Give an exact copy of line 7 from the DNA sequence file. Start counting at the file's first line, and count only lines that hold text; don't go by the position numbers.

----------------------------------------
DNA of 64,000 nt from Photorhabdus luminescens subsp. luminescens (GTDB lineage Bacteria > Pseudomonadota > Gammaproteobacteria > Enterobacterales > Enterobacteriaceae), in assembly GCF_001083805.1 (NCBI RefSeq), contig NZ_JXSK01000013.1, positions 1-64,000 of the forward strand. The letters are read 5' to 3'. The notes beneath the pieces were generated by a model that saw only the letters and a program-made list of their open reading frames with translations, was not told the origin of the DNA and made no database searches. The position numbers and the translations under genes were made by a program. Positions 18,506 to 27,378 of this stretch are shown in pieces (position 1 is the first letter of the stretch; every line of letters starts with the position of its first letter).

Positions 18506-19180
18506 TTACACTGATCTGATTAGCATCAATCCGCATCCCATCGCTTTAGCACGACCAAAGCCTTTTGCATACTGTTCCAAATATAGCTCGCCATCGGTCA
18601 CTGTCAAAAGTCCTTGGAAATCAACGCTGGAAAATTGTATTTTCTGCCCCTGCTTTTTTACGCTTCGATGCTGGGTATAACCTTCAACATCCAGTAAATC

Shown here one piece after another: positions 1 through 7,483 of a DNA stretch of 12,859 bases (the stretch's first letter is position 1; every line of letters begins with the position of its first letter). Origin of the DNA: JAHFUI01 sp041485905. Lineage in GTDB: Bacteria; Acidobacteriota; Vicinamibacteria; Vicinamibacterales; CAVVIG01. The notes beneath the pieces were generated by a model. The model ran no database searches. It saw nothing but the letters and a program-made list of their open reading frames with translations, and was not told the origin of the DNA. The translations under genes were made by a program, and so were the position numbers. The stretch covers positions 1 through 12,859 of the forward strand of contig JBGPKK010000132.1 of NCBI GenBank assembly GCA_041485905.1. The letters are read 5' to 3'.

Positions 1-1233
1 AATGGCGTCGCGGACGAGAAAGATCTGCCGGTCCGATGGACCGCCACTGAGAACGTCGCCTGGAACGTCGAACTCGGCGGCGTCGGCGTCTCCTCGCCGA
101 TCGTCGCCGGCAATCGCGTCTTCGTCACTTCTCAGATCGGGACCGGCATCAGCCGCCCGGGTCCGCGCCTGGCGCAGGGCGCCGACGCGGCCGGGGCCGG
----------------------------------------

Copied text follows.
1 AATGGCGTCGCGGACGAGAAAGATCTGCCGGTCCGATGGACCGCCACTGAGAACGTCGCCTGGAACGTCGAACTCGGCGGCGTCGGCGTCTCCTCGCCGA